Thursday, June 27, 2013

Manufacturing Matters

Rail service between Lowell and Boston
Rail service between Lowell and Boston began in 1835.
My wife and I have just returned from a road trip in the Eastern United States. The trip gave us a great opportunity to visit some of historical and industrial landmarks from the 19th century. My reading over the last few months has also focused on that time period.

These experiences have brought home how important manufacturing has been to our country.  In the Civil War, the Union had a greater population and greater manufacturing capacity than the Confederacy. While the link between manufacturing capacity and the ability to make more and better weapons is obvious, the population superiority is also linked to industrialization.

The mill towns like Lowell and Fall River, Massachusetts and the railroad centers of New York and Chicago provided employment and opportunity for a much greater group of people than the agrarian economy of the South. Once the Union was able to mobilize its resources and focus on the war effort, the outcome was inevitable.

Cotton looms in a water driven mill
Cotton looms in a water driven mill in Lowell, Massachusetts

In both of the World Wars, the United States was able to play a pivotal role in preserving democracy. Roosevelt's "Arsenal of Democracy" was possible because of the investments made in the late 19th Century and early 20th Century in rail infrastructure, steel mills and vehicle manufacturing.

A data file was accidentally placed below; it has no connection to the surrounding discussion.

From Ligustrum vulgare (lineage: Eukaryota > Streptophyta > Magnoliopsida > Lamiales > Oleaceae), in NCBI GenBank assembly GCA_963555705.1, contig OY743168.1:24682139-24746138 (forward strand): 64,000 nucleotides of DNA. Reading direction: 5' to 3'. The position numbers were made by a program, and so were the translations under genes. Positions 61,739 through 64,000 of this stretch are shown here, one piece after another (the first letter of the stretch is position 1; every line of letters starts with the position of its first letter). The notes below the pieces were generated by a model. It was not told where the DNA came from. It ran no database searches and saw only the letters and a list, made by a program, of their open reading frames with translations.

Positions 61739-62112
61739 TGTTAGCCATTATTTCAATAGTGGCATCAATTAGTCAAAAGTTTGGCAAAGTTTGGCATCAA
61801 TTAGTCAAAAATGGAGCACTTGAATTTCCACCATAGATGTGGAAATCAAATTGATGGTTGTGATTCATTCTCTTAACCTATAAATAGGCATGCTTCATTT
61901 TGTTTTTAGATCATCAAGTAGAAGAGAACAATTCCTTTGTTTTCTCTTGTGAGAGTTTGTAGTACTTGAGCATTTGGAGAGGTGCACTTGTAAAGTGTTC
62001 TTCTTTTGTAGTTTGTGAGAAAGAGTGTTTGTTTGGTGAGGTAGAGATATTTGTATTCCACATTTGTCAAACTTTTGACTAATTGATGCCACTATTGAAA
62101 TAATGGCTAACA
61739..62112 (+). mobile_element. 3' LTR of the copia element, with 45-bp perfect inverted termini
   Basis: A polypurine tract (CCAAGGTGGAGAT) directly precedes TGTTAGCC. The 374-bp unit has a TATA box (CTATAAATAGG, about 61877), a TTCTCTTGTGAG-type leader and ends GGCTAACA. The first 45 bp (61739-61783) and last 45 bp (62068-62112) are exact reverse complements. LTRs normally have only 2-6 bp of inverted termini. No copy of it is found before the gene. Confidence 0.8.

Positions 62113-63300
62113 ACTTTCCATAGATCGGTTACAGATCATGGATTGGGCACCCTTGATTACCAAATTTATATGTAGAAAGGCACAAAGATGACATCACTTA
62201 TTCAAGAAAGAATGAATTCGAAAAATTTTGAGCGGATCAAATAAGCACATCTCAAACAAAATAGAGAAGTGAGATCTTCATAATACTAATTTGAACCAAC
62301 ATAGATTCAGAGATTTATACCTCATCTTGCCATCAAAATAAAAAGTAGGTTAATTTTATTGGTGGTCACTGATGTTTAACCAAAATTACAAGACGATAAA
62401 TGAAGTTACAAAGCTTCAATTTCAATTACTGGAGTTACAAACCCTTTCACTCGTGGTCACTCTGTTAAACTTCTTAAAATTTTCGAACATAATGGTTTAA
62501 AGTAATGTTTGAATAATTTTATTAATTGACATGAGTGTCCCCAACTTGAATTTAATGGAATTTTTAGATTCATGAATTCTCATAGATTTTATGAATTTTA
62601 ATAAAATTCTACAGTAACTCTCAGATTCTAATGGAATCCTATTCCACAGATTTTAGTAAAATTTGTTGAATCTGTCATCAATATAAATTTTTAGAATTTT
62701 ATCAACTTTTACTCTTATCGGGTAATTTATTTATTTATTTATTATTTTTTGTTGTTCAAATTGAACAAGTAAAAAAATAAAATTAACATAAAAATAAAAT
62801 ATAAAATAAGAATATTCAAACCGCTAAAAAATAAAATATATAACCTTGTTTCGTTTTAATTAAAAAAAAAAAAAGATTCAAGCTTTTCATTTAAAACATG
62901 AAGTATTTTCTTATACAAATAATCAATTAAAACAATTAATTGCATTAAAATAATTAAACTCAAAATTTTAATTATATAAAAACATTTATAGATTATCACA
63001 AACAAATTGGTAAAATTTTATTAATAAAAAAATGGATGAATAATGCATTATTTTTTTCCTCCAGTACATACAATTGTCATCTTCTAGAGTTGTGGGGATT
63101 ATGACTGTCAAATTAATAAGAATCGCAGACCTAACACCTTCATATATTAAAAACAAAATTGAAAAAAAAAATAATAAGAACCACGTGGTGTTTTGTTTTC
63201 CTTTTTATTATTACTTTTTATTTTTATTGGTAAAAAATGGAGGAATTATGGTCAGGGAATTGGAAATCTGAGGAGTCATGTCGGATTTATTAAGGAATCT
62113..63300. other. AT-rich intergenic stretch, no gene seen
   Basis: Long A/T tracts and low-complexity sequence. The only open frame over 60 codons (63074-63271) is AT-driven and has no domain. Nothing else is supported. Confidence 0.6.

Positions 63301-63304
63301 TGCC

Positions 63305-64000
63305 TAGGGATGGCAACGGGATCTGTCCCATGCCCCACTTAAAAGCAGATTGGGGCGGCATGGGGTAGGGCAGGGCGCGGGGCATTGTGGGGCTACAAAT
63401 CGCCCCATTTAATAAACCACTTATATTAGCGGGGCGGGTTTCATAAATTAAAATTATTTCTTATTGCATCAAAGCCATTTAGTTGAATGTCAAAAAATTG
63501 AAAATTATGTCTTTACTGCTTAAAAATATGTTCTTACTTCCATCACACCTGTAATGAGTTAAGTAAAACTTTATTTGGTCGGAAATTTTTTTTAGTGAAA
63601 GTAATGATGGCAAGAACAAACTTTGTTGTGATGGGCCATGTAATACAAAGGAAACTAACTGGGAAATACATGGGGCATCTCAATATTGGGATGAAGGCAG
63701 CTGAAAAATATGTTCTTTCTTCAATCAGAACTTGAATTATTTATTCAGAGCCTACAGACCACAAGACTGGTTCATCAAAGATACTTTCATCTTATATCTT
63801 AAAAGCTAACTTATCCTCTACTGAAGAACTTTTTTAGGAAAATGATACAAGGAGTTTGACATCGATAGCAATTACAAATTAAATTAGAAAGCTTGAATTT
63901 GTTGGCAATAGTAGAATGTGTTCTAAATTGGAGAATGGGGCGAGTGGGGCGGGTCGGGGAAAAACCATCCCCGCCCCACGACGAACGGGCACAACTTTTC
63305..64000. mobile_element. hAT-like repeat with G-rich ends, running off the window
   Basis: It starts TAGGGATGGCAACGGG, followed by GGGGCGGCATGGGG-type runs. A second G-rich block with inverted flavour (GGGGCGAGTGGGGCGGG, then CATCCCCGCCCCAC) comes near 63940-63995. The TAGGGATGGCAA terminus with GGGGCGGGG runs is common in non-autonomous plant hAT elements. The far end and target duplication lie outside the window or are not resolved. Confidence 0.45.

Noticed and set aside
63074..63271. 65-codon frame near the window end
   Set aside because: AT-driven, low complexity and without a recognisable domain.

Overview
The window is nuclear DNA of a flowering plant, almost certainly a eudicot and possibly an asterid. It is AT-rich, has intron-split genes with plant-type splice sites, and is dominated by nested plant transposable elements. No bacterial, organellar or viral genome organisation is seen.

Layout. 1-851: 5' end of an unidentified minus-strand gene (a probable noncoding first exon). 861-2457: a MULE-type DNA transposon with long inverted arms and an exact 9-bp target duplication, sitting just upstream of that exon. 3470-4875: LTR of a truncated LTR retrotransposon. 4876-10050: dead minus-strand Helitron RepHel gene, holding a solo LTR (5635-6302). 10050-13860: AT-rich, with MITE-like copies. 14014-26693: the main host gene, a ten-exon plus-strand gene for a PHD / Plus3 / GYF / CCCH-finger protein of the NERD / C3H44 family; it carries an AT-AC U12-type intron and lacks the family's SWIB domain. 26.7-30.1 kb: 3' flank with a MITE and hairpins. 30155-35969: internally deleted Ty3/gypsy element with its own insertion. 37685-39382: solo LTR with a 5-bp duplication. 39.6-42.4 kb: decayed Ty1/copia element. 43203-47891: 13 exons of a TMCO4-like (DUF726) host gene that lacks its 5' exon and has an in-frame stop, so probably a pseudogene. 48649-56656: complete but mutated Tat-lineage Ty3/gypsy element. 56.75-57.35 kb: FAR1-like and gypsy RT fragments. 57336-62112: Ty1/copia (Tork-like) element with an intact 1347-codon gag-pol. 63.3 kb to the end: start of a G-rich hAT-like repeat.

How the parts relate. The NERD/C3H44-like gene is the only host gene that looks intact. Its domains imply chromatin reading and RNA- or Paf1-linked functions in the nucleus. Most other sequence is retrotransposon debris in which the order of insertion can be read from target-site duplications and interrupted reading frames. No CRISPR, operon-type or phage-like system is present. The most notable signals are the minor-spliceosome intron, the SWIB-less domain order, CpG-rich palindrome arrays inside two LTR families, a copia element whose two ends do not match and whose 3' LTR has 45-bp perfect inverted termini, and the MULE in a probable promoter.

In times of peace, manufacturing has been the engine that powered the growth of the middle class. Making things provides employment and opportunity for people with wide sets of skills.  Those people fuel the consumer spending that creates more opportunities to make things.

I feel that our country has outsourced too much manufacturing and I am pleased to see the trend reversing. Apple's announcements that the new models of their desktop computers will be built in Texas is both real and symbolic good news.

Trends away from mass production and toward personalized and personally configurable production also bode well for a manufacturing renaissance in the United States. The future of manufacturing will feature small work cells, equipped with 3D printers, close to the final consumers.
Terri Williams at the first Crane Paper site.
Terri at the first Crane Paper site.

What role do you feel manufacturing should have in the 21st Century United States?


You might also like:

Opportunity in Personalized Manufacturing
3D Printing Crosses an Inflection Point
Additive Manufacturing Pioneers


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